In a country of superlatives, this mosque has certainly no need to hide! Envisioned by and named after the late Sheikh Zayed, the mosque opened in 2007 after a decade of construction. It can accommodate over 40,000 people at once and is as such the biggest mosque in the United Arab Emirates as well as one of the country’s most important religious sites. However, it is not only its sheer size that impresses: Pure white in color, the mosque incorporates various styles of architecture, from Arab and Persian to Moorish and Mughal. You can join guided tours or explore on your own during visiting hours, with the Sheikh Zayed Grand Mosque Center providing further insights and education regarding the mosque, Sheikh Zayed, Islam in general, cross-cultural communication, and more.
It is no secret that the UAE and especially Dubai and Abu Dhabi are developing at a sheer unbelievable rate, going from an industry based on fishing and pearl diving to building the tallest skyscraper in the world in a matter of decades. While it is still possible to see glimpses of the past in modern Dubai — you might, for example, just have been to the traditional textile souk — you should head to the nearby Dubai Museum for a more comprehensive look at local history, from traditional shipbuilding and Bedouin life to modern urban development. The museum is appropriately situated in the al-Fahidi Fort, one of the city’s oldest still standing buildings, dating back to the 18th century.
Downright tiny in contrast to the aforementioned Sheikh Zayed Grand Mosque, the Al Bidyah Mosque in Fujairah is just as important in its own right, though. Located approximately 40 kilometers north of Fujairah city and at the edge of the village with which it shares its name, this mosque is not only the oldest still existing one in the whole of the UAE — radiocarbon dating puts its estimated construction sometime in the 15th to 17th centuries — but has also been built in an Ottoman-influenced architecture that isn’t found anywhere else in the UAE. Due to these facts, it has even been designated a UNESCO World Heritage site. The surroundings of the mosque are considered a historic area, too, and include, among other things, the remains of four watchtowers as well as various old foundations and walls.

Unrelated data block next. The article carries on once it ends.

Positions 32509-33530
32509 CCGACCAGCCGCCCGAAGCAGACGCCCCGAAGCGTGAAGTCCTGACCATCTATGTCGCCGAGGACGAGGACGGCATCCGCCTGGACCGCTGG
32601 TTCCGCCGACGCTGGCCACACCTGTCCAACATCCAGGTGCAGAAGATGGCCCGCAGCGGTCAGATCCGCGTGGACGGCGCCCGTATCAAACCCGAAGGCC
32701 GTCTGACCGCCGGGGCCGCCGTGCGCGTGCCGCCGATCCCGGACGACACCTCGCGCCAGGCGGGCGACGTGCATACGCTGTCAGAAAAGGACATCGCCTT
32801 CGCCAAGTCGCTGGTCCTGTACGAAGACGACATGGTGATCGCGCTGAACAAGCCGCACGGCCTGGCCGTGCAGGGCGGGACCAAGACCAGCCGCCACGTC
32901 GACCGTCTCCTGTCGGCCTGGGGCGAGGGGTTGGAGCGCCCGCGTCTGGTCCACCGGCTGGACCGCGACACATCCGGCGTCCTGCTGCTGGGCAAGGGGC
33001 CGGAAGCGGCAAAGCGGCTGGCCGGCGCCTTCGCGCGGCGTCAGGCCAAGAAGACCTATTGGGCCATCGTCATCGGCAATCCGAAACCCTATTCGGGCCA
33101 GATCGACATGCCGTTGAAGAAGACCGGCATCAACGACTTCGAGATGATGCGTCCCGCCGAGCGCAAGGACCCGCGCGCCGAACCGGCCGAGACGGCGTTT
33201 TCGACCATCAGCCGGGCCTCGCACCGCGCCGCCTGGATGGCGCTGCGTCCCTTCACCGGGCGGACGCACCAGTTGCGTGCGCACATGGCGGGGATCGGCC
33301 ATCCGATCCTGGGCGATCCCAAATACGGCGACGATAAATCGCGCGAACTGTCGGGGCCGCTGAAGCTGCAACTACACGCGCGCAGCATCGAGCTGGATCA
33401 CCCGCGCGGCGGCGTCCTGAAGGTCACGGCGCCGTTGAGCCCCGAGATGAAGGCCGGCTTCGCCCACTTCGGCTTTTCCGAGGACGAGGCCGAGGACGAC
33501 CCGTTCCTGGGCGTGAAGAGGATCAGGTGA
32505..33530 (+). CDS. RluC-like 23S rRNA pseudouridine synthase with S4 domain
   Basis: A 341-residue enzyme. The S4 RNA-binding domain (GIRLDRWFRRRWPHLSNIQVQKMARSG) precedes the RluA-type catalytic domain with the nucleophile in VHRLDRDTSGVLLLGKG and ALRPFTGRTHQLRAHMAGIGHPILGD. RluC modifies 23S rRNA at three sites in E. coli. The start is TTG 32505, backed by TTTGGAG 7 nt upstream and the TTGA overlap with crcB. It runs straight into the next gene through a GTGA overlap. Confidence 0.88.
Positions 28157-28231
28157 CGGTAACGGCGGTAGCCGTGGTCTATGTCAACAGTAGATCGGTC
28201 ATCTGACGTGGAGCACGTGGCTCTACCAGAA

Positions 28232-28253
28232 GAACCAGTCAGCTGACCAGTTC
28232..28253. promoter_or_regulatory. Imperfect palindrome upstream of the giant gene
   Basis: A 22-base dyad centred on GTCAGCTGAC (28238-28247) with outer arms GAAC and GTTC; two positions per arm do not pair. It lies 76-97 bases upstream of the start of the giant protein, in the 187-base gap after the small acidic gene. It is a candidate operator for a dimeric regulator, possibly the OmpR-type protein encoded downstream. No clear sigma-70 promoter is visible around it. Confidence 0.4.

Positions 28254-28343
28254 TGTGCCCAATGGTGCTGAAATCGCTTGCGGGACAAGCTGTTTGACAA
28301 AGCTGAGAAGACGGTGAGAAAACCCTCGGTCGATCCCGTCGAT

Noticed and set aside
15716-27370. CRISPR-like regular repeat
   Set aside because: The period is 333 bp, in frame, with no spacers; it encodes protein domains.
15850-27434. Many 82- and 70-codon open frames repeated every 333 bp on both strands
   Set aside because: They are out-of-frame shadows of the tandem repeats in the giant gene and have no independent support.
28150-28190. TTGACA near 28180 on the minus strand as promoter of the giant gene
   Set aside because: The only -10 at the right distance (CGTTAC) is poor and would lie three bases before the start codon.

For a more practical history lesson, head to Abu Dhabi’s Heritage Village, located on the same peninsular as Marina Mall. At this reconstructed traditional village, you can get a glimpse into life prior to modern, post-oil Abu Dhabi. Live demonstrations showcase not only traditional skills and handicrafts, from weaving to metal work, but also explain such things as the falaj irrigation system, which played a fundamental role in providing settlements and fields with the so desperately needed water.
If you are staying in Dubai, you will be hard pressed to miss this one. With over 160 stories reaching a height of 828 meters, this skyscraper is not only the tallest building in the world, but also holds a number of other records, too. It has, for example, the elevator with the longest travel distance, covering 140 stories and moving at a speed of up to ten meters per second — so getting up to the observation decks on the 124th (outdoor) and 148th floor (indoor) shouldn’t take you too long. To avoid long queues and get better deals, pre-booking your tickets is highly recommended. While there, make sure to also take the time to experience the nearby Dubai Mall and observe the dancing waters of Dubai Fountain.